Paige Y.'s Reviews > The Declaration

The Declaration by Gemma Malley
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Dec 19, 09

bookshelves: z-2009-books-read, z-2009-favorites, dystopian-novels, z-2009-ya-fiction
Read in December, 2009

The Declaration
Gemma Malley

It is the future. An incredible thing has happened. Disease has been cured and a drug that will extend life forever has been discovered. Sounds like paradise, but there’s one hitch. With nobody dying the world is becoming overpopulated and running out of resources. So the Declaration is created. People have a choice – take the Longevity drug and never die, or Opt Out and have children. Pretty much everyone chooses not to die, but there are a few that rebel and have children anyway. If the children are captured (and they are almost always captured), they are considered Surplus and are sent to live in Grange Hall where they are trained to be servants for those who are legal. These children are treated horribly and are brainwashed to think that they should never have been born.

Anna had been at Grange Hall longer than any other child. She is determined to become a Valuable Asset in someone’s home. But then a new Surplus shows up. Peter is unusual because he was not captured as a young child, and he refuses to submit to the brainwashing and abuse that the other children take for granted. He quickly ingratiates himself to Anna and tells her that he knows her real parents and he has been sent to help her escape and take her to them. Anna is not inclined to believe him or even to care about her parents (after all they are terrible people for breaking the law and having her) but when it becomes apparent that the head mistress of Grange Hall is going to have Peter murdered, she decides to help him escape and to leave with him.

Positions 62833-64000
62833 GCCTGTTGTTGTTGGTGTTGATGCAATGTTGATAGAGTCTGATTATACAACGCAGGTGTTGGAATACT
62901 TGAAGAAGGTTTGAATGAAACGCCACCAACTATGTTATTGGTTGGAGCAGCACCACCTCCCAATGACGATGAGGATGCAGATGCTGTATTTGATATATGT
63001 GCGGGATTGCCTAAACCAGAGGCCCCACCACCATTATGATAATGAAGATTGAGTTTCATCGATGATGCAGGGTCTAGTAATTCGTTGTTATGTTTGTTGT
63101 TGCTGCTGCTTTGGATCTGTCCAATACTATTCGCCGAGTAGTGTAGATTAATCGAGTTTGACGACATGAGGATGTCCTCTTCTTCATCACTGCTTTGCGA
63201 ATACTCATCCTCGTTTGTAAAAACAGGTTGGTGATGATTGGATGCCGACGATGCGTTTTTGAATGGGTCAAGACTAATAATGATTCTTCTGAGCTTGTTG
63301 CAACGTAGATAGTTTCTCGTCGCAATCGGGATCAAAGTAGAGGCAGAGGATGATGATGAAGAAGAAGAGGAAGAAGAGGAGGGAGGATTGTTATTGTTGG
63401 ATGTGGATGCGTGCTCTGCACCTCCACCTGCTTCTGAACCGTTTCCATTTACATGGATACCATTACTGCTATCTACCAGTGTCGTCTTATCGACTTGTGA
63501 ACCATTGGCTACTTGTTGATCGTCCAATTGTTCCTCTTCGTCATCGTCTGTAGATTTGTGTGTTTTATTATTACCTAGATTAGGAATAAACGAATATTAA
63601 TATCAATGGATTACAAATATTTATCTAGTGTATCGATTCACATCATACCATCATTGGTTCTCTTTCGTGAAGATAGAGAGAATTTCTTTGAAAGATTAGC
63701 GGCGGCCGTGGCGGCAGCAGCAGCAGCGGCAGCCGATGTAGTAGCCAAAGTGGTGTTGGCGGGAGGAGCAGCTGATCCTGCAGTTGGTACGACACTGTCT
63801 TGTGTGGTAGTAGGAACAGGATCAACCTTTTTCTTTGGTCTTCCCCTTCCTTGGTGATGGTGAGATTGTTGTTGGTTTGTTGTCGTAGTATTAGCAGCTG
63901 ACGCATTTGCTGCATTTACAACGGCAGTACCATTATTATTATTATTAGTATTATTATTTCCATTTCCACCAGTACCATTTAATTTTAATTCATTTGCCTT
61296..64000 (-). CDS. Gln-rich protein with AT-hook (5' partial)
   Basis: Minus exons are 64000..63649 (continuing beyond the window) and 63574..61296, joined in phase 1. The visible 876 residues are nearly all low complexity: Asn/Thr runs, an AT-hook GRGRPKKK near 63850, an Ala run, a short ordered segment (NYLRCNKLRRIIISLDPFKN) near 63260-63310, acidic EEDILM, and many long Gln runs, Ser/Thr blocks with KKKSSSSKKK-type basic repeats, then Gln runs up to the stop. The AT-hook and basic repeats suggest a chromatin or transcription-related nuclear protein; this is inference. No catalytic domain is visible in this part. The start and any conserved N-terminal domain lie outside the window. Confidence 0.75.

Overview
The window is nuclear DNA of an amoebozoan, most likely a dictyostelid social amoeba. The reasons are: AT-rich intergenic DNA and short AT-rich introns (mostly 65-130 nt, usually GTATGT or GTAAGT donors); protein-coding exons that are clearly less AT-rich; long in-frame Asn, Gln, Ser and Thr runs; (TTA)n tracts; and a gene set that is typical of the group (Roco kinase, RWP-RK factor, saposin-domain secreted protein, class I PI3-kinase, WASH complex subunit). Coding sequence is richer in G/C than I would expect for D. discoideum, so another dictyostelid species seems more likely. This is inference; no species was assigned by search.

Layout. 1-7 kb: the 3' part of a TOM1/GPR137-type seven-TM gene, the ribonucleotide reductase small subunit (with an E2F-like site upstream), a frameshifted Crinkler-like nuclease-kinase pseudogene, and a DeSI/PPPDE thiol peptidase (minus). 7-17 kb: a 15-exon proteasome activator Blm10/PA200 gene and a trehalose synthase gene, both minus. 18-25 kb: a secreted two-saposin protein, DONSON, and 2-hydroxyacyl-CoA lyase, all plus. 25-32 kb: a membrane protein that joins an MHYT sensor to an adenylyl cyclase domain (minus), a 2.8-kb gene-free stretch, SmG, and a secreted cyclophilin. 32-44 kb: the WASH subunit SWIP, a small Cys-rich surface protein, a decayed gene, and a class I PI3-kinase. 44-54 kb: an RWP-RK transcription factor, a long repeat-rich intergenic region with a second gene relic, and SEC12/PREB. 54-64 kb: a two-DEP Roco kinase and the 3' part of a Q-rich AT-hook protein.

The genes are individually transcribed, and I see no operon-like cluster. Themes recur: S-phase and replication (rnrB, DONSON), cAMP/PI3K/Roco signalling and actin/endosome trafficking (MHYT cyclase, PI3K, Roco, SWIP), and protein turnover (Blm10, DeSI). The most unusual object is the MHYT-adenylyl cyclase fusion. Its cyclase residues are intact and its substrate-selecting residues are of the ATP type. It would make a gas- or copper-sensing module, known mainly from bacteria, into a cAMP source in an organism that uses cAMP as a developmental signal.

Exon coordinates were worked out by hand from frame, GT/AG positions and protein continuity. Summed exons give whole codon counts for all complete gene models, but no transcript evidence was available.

I’ve read a lot of books in which children are treated badly – whether it’s from child abuse or neglect or from addictions on the parts of the parents. The Declaration, however, is different. In this book the mere existence of the children is treated as despicable. People are willing – even eager – to trade the existence of children, a natural and good part of the life cycle, for the opportunity to live forever (certainly an unnatural thing). The abuse and brain-washing that Anna suffers was very painful for me to read.

This is certainly a compelling read, and I’m eager to read the second book in the series. It’s a great choice for anyone who loves dystopian fiction.
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